Sivashankar said that it has always been the company’s strategy to cover every aspect of Tamil Nadu, from politics to current affairs to human-interest stories to lifestyle, sports and entertainment. “Though we started with Tamil cinema, we believe we have got the efficiency to diversify beyond entertainment. It’s a long-term strategy and the response so far has been overwhelming.” Why Gautham Menon? “We wanted the documentary to reach as many people as possible and scripted a powerful voiceover. Gautham Menon was our team’s unanimous choice as the documentary’s idea and his films existed in contrasting zones. He did a great job.”

Here’s what Gautham Menon had to say.

​What were your thoughts when Behindwoods approached you for this video?

I really thought it was a good initiative. It’s something I’ve wondered about too. I have heard of a few people, including Parthiban sir and others, working towards the idea of making the Cooum a better place. But I’ve never been more involved with the problem than to just think and read about it. So this video seemed like a good opportunity to begin to contribute. More importantly, I really liked the team and their approach. Nivitha Padmini, who put this together, was very sure of what she wanted. It was her idea and I appreciated the fact that it was non-entertainment and for a cause.

Did you wonder about the acceptance factor? I mean, of course you are a Chennai-ite, and this is your issue too. But did you wonder if someone perceived as more “rooted” would be accepted better as the narrator?

I normally don’t let that question affect me. I’ve heard it before. There’s a perception that I’m not from here. Firstly, I’m from here. I was born here. I lived in Anna Nagar for twenty years and I live now in Kanagam, behind the IIT. My mother is Tamil. She is from Madurai and Chennai. She studied here and met my father who, even though is Malayalee, studied in Coimbatore and Madras and lived the rest of his life here. I am Tamil. And that doesn’t mean that if I was from Kerala or from Karnataka, it makes me less of a rooted person – because I was born and brought up here, and have lived here, and have contributed to the city here. I’m saying this for so many other people who are from outside but have lived here and contributed to the city and own it as much as somebody who is Tamil and is from here. I’m more rooted than anybody else you might have had in mind and I’m not upset while saying this.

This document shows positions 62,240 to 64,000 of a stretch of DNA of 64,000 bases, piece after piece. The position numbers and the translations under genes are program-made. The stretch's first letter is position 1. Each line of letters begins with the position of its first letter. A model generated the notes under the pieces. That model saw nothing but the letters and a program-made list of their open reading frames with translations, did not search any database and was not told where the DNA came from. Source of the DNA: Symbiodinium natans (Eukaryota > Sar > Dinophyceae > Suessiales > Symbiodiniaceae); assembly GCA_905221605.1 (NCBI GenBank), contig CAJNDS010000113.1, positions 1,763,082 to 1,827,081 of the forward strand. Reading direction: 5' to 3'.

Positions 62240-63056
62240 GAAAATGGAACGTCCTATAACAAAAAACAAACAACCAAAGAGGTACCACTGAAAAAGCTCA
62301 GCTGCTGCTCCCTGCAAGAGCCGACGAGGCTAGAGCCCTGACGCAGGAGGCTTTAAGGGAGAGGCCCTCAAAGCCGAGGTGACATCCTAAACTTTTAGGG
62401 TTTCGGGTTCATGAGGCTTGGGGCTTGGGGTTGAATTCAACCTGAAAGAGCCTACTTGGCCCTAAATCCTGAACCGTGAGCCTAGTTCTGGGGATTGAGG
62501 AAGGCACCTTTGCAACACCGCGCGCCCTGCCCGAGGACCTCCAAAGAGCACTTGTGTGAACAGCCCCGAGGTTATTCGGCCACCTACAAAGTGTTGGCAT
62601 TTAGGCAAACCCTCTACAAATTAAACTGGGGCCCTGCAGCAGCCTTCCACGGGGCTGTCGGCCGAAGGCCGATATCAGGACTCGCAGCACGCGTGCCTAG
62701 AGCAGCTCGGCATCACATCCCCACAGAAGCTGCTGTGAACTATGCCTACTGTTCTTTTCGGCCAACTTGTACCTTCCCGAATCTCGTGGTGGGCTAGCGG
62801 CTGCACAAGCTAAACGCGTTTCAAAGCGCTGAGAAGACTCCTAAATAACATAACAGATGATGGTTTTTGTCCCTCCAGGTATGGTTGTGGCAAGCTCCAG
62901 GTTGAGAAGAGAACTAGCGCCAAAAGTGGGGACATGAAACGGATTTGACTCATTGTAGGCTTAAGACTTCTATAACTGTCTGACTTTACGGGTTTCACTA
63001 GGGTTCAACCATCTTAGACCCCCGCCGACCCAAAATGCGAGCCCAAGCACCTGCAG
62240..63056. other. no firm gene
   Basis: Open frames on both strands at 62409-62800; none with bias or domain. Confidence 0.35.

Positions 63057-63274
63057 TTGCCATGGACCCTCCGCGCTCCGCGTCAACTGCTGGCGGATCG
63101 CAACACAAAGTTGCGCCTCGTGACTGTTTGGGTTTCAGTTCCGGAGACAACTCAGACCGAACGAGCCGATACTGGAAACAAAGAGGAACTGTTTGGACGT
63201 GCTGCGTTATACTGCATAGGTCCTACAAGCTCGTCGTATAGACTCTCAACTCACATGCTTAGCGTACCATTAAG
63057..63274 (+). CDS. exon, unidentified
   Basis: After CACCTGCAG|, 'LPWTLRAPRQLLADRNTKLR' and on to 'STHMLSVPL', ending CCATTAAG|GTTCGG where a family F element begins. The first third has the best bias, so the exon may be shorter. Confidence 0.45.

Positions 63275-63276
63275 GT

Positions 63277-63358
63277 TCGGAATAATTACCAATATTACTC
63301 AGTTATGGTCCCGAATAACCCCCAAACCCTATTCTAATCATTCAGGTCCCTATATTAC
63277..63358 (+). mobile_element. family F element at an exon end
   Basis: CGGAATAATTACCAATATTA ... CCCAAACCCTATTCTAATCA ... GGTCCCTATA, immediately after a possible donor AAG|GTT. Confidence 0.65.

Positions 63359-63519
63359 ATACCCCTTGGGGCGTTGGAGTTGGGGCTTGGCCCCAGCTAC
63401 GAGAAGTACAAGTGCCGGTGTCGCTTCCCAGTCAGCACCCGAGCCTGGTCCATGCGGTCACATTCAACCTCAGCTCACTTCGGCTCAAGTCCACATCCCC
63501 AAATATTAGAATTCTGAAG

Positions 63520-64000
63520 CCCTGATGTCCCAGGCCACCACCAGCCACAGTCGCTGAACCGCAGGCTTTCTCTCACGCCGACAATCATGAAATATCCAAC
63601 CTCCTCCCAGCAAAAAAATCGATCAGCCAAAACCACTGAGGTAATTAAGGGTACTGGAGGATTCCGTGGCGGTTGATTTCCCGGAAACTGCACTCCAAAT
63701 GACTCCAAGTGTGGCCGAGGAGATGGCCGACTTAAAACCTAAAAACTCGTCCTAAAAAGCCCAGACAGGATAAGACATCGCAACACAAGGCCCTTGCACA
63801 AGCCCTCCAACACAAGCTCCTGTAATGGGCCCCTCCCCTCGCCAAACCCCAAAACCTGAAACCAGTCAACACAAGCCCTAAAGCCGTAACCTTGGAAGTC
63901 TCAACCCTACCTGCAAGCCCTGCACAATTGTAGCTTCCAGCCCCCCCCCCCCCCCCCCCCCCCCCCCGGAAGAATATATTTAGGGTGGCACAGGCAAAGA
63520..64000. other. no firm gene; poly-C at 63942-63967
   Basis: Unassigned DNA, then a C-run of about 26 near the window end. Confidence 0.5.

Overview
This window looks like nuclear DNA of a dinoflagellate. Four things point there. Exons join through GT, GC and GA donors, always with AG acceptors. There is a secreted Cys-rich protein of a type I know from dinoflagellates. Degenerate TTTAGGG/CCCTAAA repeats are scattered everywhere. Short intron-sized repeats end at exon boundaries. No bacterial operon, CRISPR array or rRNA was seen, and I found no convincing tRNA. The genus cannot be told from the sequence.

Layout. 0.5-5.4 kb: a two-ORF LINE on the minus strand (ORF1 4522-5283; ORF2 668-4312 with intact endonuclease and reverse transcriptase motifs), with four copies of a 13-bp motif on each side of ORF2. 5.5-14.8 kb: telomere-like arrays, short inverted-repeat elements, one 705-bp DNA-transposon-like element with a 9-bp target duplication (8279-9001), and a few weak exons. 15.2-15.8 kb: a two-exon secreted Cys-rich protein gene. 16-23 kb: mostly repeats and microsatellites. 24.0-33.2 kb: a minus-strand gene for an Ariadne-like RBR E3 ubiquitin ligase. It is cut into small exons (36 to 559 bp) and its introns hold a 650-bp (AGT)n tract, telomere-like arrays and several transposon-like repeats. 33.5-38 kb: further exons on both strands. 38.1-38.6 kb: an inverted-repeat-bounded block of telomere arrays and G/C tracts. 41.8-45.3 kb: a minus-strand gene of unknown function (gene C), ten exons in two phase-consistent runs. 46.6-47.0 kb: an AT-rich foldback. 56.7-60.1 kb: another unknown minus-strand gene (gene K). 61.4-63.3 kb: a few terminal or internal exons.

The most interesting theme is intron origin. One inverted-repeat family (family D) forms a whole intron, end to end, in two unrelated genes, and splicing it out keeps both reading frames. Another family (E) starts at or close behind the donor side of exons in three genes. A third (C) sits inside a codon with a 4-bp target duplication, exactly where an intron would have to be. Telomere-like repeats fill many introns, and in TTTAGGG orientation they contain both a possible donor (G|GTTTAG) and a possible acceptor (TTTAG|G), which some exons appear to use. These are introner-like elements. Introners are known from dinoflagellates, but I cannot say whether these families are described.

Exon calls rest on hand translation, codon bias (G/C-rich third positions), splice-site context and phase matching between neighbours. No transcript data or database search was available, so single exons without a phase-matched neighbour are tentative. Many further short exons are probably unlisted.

Did you add anything to what they brought to you? Say, a line? A scene? 

So they had a script, but I went ahead and did it in my style – linked the words, threw in a word here and there, even a swear word or two. They had only shots of me dubbing in the studio initially, and I suggested they take some other shots if they wanted. I wanted to initiate a contribution to the cause and that’s why I agreed to be featured in the video. Of course, the things I did on camera were all directed by Nivitha.

​What are your thoughts about “alternative” programming like this? Do you think they could be a threat to movie-watching in theatres?​

Nothing can be a threat to movie-watching. A good crowd will come in depending on what the film is and what the audience expects from that film. But there should be more content-based programmes like this, and there is a lot more content to be brought to the notice of the public. This was a lot more important than most of the other things going on in my life, and hence I agreed to be a part of this.

​Does your outfit (Ondraga Entertainment) have any plans to produce non-“entertainment” content along these lines?

Yes, we do. If they let us survive. Even if they don’t, we will still try and ride above everything, although it will only get tougher. Lots and lots of youngsters and other filmmakers are approaching us to put out their short films, and also with content for us to produce that’s informative and educating and exciting. I’m hopeful that there are good times ahead!